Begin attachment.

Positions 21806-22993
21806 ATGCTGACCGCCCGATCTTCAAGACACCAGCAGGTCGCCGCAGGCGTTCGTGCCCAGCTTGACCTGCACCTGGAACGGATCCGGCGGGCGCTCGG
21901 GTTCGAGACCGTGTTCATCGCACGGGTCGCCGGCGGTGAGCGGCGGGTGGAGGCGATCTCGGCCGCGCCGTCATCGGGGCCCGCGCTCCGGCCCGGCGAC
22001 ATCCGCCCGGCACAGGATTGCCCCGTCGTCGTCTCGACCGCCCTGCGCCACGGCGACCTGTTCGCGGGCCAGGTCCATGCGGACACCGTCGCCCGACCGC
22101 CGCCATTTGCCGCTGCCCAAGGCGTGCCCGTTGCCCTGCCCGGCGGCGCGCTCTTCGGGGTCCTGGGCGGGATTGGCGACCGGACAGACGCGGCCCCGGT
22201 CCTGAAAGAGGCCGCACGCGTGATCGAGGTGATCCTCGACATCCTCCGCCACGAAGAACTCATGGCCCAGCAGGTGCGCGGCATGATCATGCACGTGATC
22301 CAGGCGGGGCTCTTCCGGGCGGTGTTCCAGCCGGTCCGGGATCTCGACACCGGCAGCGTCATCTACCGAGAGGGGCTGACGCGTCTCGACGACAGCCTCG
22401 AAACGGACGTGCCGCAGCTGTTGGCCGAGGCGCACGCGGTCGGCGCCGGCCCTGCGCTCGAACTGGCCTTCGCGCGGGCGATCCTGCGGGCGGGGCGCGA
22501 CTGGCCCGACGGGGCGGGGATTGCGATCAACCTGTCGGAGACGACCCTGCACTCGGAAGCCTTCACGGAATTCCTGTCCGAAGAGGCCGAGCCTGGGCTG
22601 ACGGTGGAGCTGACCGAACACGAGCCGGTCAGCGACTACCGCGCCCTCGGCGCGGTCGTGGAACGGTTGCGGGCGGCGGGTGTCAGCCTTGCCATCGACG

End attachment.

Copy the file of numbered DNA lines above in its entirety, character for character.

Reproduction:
Positions 21806-22993
21806 ATGCTGACCGCCCGATCTTCAAGACACCAGCAGGTCGCCGCAGGCGTTCGTGCCCAGCTTGACCTGCACCTGGAACGGATCCGGCGGGCGCTCGG
21901 GTTCGAGACCGTGTTCATCGCACGGGTCGCCGGCGGTGAGCGGCGGGTGGAGGCGATCTCGGCCGCGCCGTCATCGGGGCCCGCGCTCCGGCCCGGCGAC
22001 ATCCGCCCGGCACAGGATTGCCCCGTCGTCGTCTCGACCGCCCTGCGCCACGGCGACCTGTTCGCGGGCCAGGTCCATGCGGACACCGTCGCCCGACCGC
22101 CGCCATTTGCCGCTGCCCAAGGCGTGCCCGTTGCCCTGCCCGGCGGCGCGCTCTTCGGGGTCCTGGGCGGGATTGGCGACCGGACAGACGCGGCCCCGGT
22201 CCTGAAAGAGGCCGCACGCGTGATCGAGGTGATCCTCGACATCCTCCGCCACGAAGAACTCATGGCCCAGCAGGTGCGCGGCATGATCATGCACGTGATC
22301 CAGGCGGGGCTCTTCCGGGCGGTGTTCCAGCCGGTCCGGGATCTCGACACCGGCAGCGTCATCTACCGAGAGGGGCTGACGCGTCTCGACGACAGCCTCG
22401 AAACGGACGTGCCGCAGCTGTTGGCCGAGGCGCACGCGGTCGGCGCCGGCCCTGCGCTCGAACTGGCCTTCGCGCGGGCGATCCTGCGGGCGGGGCGCGA
22501 CTGGCCCGACGGGGCGGGGATTGCGATCAACCTGTCGGAGACGACCCTGCACTCGGAAGCCTTCACGGAATTCCTGTCCGAAGAGGCCGAGCCTGGGCTG
22601 ACGGTGGAGCTGACCGAACACGAGCCGGTCAGCGACTACCGCGCCCTCGGCGCGGTCGTGGAACGGTTGCGGGCGGCGGGTGTCAGCCTTGCCATCGACG